The first days of June, a calamitous period for the Trump presidency, have been a debacle for the National Guard.
There has been a torrent of criticism from Congress, senior retired military officers and Guard members themselves since more than 5,000 Guard troops — from the District of Columbia and a dozen states — were rushed to the streets of the capital to help in the crackdown on mostly peaceful protesters and occasional looters after the killing of George Floyd in police custody. The D.C. Guard has halted recruiting efforts, and at least four National Guard troops have tested positive for the coronavirus.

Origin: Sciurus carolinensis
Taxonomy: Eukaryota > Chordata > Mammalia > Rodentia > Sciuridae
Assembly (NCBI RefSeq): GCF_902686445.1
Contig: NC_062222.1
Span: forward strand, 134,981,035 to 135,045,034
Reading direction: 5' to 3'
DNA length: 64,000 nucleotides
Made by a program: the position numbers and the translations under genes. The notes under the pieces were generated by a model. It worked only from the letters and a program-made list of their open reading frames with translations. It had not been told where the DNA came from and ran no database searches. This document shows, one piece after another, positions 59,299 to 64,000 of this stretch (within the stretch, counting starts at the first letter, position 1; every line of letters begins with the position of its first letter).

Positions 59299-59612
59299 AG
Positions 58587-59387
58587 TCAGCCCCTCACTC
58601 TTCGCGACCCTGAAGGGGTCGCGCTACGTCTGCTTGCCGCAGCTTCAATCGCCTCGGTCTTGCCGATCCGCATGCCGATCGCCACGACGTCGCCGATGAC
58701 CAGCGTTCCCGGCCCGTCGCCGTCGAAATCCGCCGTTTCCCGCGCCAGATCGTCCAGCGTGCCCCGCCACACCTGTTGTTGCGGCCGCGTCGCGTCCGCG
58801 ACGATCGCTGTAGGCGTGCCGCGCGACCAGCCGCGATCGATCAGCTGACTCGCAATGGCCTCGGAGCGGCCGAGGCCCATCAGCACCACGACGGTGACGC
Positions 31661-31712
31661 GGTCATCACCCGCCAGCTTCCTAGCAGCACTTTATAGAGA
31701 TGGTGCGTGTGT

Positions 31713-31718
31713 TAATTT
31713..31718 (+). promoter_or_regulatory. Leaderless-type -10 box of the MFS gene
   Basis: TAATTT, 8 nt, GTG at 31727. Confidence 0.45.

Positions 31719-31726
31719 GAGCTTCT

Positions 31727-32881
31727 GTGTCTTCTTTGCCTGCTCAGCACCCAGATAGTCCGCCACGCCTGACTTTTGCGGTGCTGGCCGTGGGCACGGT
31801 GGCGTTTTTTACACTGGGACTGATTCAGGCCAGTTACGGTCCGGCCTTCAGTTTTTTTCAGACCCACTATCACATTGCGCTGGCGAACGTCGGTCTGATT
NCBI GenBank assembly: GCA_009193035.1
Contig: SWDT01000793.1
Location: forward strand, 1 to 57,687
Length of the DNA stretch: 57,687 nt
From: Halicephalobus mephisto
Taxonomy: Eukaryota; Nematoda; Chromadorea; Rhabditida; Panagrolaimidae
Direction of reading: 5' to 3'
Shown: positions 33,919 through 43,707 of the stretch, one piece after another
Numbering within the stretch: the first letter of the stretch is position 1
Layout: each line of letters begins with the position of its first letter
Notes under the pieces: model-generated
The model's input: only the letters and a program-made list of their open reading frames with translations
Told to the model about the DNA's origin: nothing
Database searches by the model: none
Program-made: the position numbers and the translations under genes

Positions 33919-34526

D.C. Guard members, typically deployed to help after hurricanes, floods and other natural disasters, say they feel demoralized and exhausted. More than 60 percent are people of color, and one soldier said he and some fellow troops were so ashamed in taking part against the protests that they have kept it from family members.